Format

Send to

Choose Destination
Parasitol Res. 2015 Feb;114(2):721-6. doi: 10.1007/s00436-014-4239-4. Epub 2014 Dec 9.

Development of microsatellite markers in Caryophyllaeus laticeps (Cestoda: Caryophyllidea), monozoic fish tapeworm, using next-generation sequencing approach.

Author information

1
Institute of Parasitology, Slovak Academy of Sciences, Hlinkova 3, 04001, Košice, Slovakia, hromadova@saske.sk.

Abstract

Caryophyllaeus laticeps (Pallas 1781) (Cestoda: Caryophyllidea) is a monozoic tapeworm of cyprinid fishes with a distribution area that includes Europe, most of the Palaearctic Asia and northern Africa. Broad geographic distribution, wide range of definitive fish hosts and recently revealed high morphological plasticity of the parasite, which is not in an agreement with molecular findings, make this species to be an interesting model for population biology studies. Microsatellites (short tandem repeat (STR) markers), as predominant markers for population genetics, were designed for C. laticeps using a next-generation sequencing (NGS) approach. Out of 165 marker candidates, 61 yielded PCR products of the expected size and in 25 of the candidates a declared repetitive motif was confirmed by Sanger sequencing. After the fragment analysis, six loci were proved to be polymorphic and tested for heterozygosity, Hardy-Weinberg equilibrium and the presence of null alleles on 59 individuals coming from three geographically widely separated populations (Slovakia, Russia and UK). The number of alleles in particular loci and populations ranged from two to five. Significant deficit of heterozygotes and the presence of null alleles were found in one locus in all three populations. Other loci showed deviations from Hardy-Weinberg equilibrium and the presence of null alleles only in some populations. In spite of relatively low polymorphism and the potential presence of null alleles, newly developed microsatellites may be applied as suitable markers in population genetic studies of C. laticeps.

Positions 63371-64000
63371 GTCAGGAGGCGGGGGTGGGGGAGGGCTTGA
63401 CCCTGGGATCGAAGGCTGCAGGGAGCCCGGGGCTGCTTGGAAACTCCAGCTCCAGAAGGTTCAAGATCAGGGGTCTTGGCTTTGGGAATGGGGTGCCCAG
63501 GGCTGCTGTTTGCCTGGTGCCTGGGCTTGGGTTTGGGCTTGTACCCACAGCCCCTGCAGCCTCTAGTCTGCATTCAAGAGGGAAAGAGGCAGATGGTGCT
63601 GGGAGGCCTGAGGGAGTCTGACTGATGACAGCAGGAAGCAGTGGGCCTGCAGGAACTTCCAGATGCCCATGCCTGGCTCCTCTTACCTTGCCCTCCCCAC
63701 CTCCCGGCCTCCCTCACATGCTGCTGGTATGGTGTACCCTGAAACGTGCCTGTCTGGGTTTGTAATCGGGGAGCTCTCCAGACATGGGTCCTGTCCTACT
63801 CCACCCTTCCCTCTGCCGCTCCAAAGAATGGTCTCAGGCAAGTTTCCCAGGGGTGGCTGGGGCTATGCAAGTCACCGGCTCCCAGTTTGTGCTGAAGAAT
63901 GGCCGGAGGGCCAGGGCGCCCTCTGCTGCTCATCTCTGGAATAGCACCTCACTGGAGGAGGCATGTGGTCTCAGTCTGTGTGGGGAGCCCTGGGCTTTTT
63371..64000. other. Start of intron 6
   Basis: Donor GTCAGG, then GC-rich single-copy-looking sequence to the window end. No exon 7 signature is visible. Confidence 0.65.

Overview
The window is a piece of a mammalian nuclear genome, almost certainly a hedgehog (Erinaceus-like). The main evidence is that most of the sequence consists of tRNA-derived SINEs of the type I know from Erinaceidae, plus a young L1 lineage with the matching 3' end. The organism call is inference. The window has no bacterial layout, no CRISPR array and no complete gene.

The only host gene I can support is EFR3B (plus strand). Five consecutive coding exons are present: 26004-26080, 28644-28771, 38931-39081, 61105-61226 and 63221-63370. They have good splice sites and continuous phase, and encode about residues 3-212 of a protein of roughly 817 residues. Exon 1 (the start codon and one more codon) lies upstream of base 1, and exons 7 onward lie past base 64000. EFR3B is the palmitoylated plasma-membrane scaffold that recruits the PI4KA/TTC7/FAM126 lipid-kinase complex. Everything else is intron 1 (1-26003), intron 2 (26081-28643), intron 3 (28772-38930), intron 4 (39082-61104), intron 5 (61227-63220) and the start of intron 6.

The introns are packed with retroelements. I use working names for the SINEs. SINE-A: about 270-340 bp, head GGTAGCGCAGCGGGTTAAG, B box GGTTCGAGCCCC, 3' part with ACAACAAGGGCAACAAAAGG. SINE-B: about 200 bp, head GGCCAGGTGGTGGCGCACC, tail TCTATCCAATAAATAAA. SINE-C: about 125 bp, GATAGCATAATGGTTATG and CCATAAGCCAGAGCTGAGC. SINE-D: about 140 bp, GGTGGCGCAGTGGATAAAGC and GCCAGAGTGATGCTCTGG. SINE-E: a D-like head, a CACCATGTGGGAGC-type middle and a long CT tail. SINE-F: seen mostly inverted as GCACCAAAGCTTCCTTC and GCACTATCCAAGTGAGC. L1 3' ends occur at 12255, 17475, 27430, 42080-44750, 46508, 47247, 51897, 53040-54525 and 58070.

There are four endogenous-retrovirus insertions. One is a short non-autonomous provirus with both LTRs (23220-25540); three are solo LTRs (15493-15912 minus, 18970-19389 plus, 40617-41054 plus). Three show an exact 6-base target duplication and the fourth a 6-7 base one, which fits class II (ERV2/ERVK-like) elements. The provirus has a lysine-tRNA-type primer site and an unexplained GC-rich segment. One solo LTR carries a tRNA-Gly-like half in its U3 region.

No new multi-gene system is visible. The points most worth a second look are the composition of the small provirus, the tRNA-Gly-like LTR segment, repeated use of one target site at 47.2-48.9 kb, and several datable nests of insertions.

PMID:
25482859
DOI:
10.1007/s00436-014-4239-4
[Indexed for MEDLINE]

Supplemental Content

Full text links

Icon for Springer
Loading ...
Support Center